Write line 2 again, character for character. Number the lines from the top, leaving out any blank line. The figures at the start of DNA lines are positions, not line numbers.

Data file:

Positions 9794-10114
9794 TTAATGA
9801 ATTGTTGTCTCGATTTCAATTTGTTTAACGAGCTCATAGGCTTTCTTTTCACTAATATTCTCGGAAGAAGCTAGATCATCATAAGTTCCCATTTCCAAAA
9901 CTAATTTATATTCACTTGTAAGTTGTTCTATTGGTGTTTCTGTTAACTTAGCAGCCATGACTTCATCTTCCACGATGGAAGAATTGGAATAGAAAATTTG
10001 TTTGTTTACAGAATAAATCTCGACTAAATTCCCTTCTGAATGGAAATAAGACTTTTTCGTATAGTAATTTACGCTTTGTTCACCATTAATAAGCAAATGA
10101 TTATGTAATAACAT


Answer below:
9794 TTAATGA